There’s so much in a name. Names hold history and meaning, as well as familial and cultural associations. Of course, when the OB told me that Baby no. 4 would be our first son, I didn’t realize how hard it would be to name him.
In accordance with Ashkenazi Jewish custom, all three of our daughters are named for deceased relatives we wanted to memorialize. We chose first and middle names for each girl that will forever recall the men and women who came before us and led notable lives, contributing to their communities and caring for their families.
But having used initials associated with seven of our dearly departed, my husband and I realized we’d run through everyone; all the relatives we’d wanted to honor now had descendants named for them. We had a free hand.
During our first three go-rounds, we essentially played rounds of Scrabble for keeps. We limited ourselves to names associated with particular first letters. I’d always imagined that it would be easier to choose any name we liked. That would have been true if this baby were a girl, since I’d stored up names I liked but couldn’t use — because they had the “wrong” first initial — since working on our first daughter’s name. However, having never thought much about boys’ names, especially names beyond the initials we’ve already used, we found ourselves back to square one.
My husband and I needed time to sort, discuss, and compare our options. Yet, with each subsequent birth, finding time for these top secret conversations has become more complicated. I suppose that explains why our first daughter had her name the earliest, and our son will have his the latest.
How do you pick a name when there are no rules, no constraints? This has been a learning experience. I’ve scoured countless lists of boy names over the last several months. I’ve paid special attention to the names of every man I’ve seen on social media and every male customer service representative I’ve dealt with, just to see if anything struck a nerve.
We’ve discussed meanings we might like in a name. We’ve pondered how names look and sound on their own, as well as with our last name. Envisioning signing everybody’s names to future cards, we’ve considered how various names sound along with the first three first names we’ve chosen. Truth be told, finding a boy’s name that harmonizes with three clearly feminine names is its own sort of challenge.
Along the way, I learned about Kinder, a new naming app. Since my due date is rapidly approaching and the baby’s name has remained unsettled, I convinced my husband to try it with me. My husband and I swiped left or right on our phones, depending on whether we liked names the app suggested. Unlike other baby-naming platforms, each name appeared on screen with our last name, which was helpful. At the end, the app provided a list of names where we’d matched. There were four. Only one was a new addition to the discussion.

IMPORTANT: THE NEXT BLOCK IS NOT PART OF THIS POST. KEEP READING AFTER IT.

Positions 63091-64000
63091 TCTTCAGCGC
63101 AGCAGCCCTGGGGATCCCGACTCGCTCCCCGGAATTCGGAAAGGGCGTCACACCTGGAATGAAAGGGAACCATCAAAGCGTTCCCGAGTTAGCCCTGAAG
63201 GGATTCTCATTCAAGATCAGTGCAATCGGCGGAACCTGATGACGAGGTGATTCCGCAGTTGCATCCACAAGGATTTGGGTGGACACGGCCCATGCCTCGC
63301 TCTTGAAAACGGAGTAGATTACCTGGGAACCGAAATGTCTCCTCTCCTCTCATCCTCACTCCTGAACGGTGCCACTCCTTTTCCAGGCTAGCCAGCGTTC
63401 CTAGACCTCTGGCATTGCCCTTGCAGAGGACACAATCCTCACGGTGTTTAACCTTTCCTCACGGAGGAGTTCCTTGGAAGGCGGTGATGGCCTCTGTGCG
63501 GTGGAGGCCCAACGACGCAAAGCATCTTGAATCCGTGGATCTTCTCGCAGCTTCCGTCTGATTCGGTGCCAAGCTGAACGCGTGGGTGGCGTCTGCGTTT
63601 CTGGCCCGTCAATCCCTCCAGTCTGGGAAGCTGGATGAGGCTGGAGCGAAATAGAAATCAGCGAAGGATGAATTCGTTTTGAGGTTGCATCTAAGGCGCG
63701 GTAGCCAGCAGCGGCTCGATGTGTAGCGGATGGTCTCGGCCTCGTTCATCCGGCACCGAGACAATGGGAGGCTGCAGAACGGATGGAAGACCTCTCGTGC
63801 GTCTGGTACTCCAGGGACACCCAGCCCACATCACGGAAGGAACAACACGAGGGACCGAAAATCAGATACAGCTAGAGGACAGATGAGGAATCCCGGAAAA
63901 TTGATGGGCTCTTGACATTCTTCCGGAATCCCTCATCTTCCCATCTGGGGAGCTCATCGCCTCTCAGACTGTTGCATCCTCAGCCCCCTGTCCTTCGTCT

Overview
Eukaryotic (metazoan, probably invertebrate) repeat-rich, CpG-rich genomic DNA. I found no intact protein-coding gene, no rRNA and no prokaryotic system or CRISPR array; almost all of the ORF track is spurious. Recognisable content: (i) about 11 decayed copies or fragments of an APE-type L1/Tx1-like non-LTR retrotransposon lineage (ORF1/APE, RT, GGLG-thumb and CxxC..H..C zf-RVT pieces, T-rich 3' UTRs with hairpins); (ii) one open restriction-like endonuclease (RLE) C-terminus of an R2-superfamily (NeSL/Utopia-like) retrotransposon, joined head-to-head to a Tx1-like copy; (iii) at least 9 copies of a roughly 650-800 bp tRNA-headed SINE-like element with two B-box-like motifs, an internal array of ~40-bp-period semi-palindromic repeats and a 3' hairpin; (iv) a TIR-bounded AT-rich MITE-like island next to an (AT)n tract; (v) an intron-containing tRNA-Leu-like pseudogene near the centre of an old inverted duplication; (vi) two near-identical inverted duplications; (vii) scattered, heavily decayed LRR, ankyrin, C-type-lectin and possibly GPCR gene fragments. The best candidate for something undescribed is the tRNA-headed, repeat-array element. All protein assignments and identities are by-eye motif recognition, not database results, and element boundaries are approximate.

Of course, what you want to know is whether Kinder is worth your time. If you’re a first-time parent or feeling stumped, I’d say maybe. It’s quick and easy to use. I also suspect we would have found the app more useful if we were early in our process. However, I’d encourage the app developers to consider a few improvements.
First, the list of suggested names is surprisingly short, even if you opt into a series of name lists. Other major baby name sites offer significantly more options. Kinder’s offering both full and nickname versions of the same names make the list feel even shorter. Second, I’d like a way to check names’ meanings within the app, because meanings matter. I didn’t see any such option.
Third, the algorithm needs to get smarter. It was appropriate for Orly to show up when I requested Hebrew names, but that’s not a boy’s name. Further, as practicing Jews, there’s no way we’re naming our son Christian or Jesus. So, while I appreciated the chuckle when I saw those names beside Braunstein, I would have preferred seeing more names I’d consider serious contenders. We’re getting down to the wire here. I’m not perusing new apps for kicks.
In short, I’d say Kinder is built on a promising idea, but there’s room for improvement in the implementation. For now, I’ve found Nameberry, Baby Wizard, and the Social Security list of top 1,000 names more helpful in painting a fairly full picture of our name options. For anyone looking for more specifically Jewish or Hebrew names, Jewish parenting site Kveller offers a baby name finder and this Hebrew Names site offers a selection of names that you might not have seen or considered yet.
So, if you’re in a position similar to mine, there’s reason to be hopeful. Something will eventually click, and in the meantime, happy name hunting!